This week, during Oncology Nursing Month and also Nurses Week, we recognize the important role nurses who specialize in cancer play in navigating the cancer journey and honor their commitment to caring for those facing the disease.
Yvonne Ward, RN, MSN, OCN, nurse navigator specializing in breast health at Sarah Cannon at Overland Park Regional Medical Center in Kansas City, shares how she became a nurse and what inspires her to come to work every day. Yvonne recently won the hospitalÕs Frist Humanitarian Award, Hospital Corporation of AmericaÕs (HCA) highest honor at the facility, as a result of her unwavering support of her breast cancer patients. Yvonne has been a part of multiple global nursing missions, is actively involved with the American Cancer Society and even shaved her head to raise $5,000 for the Hope Lodge, a charity that offers temporary lodging to cancer patients while receiving treatment in the Kansas City area. Yvonne continues to keep her hair this length as a tribute to her patients experiencing hair loss from chemotherapy treatment.
How long have you been a nurse?
I have been a nurse for 12 years and an oncology nurse the entire time.
Why did you become a nurse?
This is actually my second career. I joined the U.S. Air Force after graduating high school, so I could have enough money to go to nursing school. My original intent was to enlist for four years, save my money, then go directly to nursing school. My plans changed and I ended up staying on active duty for 20 years, retired and then graduated from the nursing program at Minot State University in North Dakota. As a young girl, I read the Cherry Ames, Student Nurse books, which inspired my dream of becoming a nurse. That was a young girlÕs dream, of course. As I got older, my drive was simple Ð I wanted to help others.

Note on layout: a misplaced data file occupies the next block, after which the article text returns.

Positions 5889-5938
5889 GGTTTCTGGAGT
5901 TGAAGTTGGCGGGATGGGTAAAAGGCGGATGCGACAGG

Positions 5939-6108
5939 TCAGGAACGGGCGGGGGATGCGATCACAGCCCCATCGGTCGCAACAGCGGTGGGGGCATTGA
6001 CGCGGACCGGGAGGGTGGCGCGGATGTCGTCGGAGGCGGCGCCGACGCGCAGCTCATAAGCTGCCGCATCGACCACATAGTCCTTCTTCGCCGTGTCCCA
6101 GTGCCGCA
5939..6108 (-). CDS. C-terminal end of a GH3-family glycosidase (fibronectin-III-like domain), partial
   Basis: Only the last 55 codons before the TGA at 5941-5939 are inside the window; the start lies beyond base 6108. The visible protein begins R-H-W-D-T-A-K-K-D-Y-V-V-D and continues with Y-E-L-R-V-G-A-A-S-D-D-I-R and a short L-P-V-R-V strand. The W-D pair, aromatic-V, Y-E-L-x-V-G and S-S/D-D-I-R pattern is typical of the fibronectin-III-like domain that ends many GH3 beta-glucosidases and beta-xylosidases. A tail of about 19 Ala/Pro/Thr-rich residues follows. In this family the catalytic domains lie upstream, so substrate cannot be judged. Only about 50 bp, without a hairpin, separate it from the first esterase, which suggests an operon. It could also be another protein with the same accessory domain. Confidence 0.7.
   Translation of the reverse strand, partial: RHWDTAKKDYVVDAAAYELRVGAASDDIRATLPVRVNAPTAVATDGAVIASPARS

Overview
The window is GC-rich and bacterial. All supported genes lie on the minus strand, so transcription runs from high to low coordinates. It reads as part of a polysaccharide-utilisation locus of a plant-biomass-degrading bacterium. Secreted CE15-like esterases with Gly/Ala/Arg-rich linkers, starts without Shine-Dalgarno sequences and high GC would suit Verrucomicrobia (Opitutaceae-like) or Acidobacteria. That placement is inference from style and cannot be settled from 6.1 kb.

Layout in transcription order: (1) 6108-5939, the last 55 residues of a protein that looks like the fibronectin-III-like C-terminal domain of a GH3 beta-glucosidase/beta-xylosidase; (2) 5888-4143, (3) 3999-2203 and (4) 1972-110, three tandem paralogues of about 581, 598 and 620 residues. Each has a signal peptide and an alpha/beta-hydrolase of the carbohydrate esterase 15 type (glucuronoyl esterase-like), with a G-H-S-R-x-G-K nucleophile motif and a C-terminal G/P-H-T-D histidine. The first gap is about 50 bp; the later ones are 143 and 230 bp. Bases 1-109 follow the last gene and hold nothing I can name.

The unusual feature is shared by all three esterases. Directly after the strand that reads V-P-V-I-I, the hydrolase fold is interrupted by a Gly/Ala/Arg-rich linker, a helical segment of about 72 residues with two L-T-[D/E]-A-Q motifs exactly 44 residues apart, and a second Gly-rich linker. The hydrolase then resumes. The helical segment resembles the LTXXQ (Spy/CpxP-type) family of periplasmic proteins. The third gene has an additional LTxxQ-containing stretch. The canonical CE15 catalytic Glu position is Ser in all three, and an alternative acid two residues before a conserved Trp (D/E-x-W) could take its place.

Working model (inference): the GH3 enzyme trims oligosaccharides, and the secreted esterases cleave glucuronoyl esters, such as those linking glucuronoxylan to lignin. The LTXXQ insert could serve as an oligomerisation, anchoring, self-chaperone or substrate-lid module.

What is your favorite part about your job?
I am often asked this question. The answer is easy Ð the patients. I work with talented and compassionate surgeons, oncologists, nurses and staff that inspire me, but what makes coming to work every day fulfilling is the connection I get to make with patients. They allow me to enter into their lives and give me their trust at a very vulnerable time. That means so much to me. Patients are kind when they say they are lucky to have me during their cancer journey, but I beg to differ Ð I am the lucky one.
What is the most important thing you tell patients facing a cancer journey?
As a breast navigator, patient education and advocacy are very important to me. I encourage patients facing a cancer diagnosis not rush into treatment decisions, but rather to take the time to learn about their options and make an informed decision. It is important that a patient go to all recommended consultations with their physicians to understand their diagnosis and options first. I have seen patients who rushed into surgery because of fear, when chemotherapy may have been the most appropriate treatment.